The case, Friedrichs v. California Teachers Association, doesn’t directly involve Philadelphia. But the issue it decides — whether civic unions that serve the School District of Philadelphia, City Hall and other public institutions can force non-members to pay union dues as a “fair share” of the benefits they receive from union activity — could have a big impact here.

“All of the unions in the city of Philadelphia, certainly the school district, and the commonwealth of Pennsylvania, have negotiated fair share agreements. So if the court were to overrule that decision, it would have very serious consequences for all local unions, including the uniformed services,” attorney Elaine Williams told KYW. Read more »

11 Things You Might Not Know About: Philly’s Public Squares

They’re some of the most revered spaces in the city — the five open public squares William Penn laid out in the 1680s to keep the green in his “greene Countrie Towne.” Today we hoverboard inside them, crave homes adjacent to them, let our kids clamber over their statues and fountains. Here, some facts you might not know about Rittenhouse, Logan, Washington, Franklin and Penn squares, courtesy of James McClelland and Lynn Miller’s new book City in a Park. Read more »

Audit: Philly Firefighters Often Late to the Fire

fire department

Updated with comment from Fire Commissioner Derrick Sawyer.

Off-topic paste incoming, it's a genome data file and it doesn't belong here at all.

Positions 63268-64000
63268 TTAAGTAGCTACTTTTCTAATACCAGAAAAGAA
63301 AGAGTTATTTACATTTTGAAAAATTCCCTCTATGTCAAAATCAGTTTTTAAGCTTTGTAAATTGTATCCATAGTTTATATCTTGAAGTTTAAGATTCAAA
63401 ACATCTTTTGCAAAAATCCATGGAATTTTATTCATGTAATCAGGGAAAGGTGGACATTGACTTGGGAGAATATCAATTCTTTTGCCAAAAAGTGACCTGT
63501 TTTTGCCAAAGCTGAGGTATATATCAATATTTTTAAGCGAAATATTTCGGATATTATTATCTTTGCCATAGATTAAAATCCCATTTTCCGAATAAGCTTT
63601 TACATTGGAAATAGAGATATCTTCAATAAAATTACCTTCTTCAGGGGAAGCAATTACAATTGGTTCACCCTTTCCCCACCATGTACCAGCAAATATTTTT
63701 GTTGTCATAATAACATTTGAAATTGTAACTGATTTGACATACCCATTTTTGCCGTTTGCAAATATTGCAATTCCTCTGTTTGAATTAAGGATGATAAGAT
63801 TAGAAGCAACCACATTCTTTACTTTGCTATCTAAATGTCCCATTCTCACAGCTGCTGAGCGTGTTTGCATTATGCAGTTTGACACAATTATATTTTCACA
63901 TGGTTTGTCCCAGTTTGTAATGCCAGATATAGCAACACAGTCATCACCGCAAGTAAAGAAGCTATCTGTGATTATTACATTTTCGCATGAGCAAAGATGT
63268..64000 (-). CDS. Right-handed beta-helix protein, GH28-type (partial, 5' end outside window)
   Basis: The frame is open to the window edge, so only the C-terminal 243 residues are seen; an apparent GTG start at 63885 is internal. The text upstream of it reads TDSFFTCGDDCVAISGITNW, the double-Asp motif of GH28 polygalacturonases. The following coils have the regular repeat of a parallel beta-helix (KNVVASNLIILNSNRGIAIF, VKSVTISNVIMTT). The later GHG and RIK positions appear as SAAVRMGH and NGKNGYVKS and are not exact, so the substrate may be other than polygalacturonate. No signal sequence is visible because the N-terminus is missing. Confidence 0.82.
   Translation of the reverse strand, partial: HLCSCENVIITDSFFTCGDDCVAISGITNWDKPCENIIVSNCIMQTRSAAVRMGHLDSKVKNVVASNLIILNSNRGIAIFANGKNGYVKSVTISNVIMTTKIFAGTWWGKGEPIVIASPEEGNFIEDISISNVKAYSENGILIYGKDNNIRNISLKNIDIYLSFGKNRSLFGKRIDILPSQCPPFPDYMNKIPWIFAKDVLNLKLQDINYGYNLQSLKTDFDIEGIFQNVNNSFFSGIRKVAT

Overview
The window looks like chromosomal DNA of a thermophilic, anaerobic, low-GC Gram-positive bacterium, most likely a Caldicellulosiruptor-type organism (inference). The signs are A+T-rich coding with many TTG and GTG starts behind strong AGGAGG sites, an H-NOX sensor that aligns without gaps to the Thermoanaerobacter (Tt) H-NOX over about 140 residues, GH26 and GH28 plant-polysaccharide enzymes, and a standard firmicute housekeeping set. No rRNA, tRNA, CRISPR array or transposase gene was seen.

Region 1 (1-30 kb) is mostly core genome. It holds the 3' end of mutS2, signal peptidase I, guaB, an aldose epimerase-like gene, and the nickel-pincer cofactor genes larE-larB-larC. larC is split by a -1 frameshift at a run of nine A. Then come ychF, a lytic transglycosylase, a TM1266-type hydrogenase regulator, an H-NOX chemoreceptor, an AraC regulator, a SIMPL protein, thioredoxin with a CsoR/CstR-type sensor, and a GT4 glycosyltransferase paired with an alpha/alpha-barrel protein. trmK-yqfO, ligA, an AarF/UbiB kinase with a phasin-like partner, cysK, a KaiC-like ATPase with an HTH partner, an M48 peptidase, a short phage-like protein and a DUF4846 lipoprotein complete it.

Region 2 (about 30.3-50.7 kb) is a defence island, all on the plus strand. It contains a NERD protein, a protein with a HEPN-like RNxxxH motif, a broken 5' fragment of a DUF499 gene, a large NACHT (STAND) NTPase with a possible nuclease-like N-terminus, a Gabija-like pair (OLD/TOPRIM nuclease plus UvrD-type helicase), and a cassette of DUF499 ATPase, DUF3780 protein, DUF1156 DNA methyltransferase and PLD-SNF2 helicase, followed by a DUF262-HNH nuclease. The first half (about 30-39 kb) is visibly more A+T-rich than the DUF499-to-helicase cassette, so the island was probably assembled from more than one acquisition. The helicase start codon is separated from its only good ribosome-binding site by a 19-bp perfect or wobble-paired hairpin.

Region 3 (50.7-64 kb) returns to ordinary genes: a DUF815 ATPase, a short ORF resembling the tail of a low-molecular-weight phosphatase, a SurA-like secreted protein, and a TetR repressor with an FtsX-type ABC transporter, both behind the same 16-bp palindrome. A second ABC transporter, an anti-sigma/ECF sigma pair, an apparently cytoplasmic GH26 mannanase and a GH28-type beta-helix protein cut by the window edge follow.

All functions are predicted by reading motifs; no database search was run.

City Controller Alan Butkovitz’s farewell present to outgoing Mayor Michael Nutter? A reminder of the ugly early years of Nutter’s administration, when recession-driven belt-tightening forced unwanted — and unpopular — choices.

One of those choices? The “brownout” policy, implemented in 2010, that cut the Philadelphia Fire Department budget by shutting down three fire companies per shift per day, and rotating firefighters away from their usual stations to fill in at other locations. It was only in 2014 that the administration began to back away from the policyRead more »

Fed Prosecutor Will Be Kenney’s City Solicitor

Photo by Jeff Fusco

Photo by Jeff Fusco

A federal prosecutor with a history of involvement in city politics will be the City Solicitor under Mayor-elect Jim Kenney: Sozi Pedro Tulante will be announced for the position at a press conference later today in City Hall. Read more »

Audit: City Pension Fund Still Going Broke

Photo by Jeff Fusco

Photo by Jeff Fusco

Auditor General Eugene DePasquale released his annual compliance audit of Philadelphia’s city pension fund today, and it has some grim news: The city’s funding ratio—the amount of cash it has on hand relative to what’s needed to pay all its pension obligations—is at its lowest level ever.

According to city figures, the pension fund has only 45.8 percent of the assets needed to meet its obligations. That’s way down from the 77.5 percent it had in July 2001, two years after the city floated a $1.29 billion general obligation bond and put its proceeds into the pension account.

A chart released along with the compliance audit shows that the 2014 funding ratio is even lower than the roughly 47 percent balance the fund had in 1993. Read more »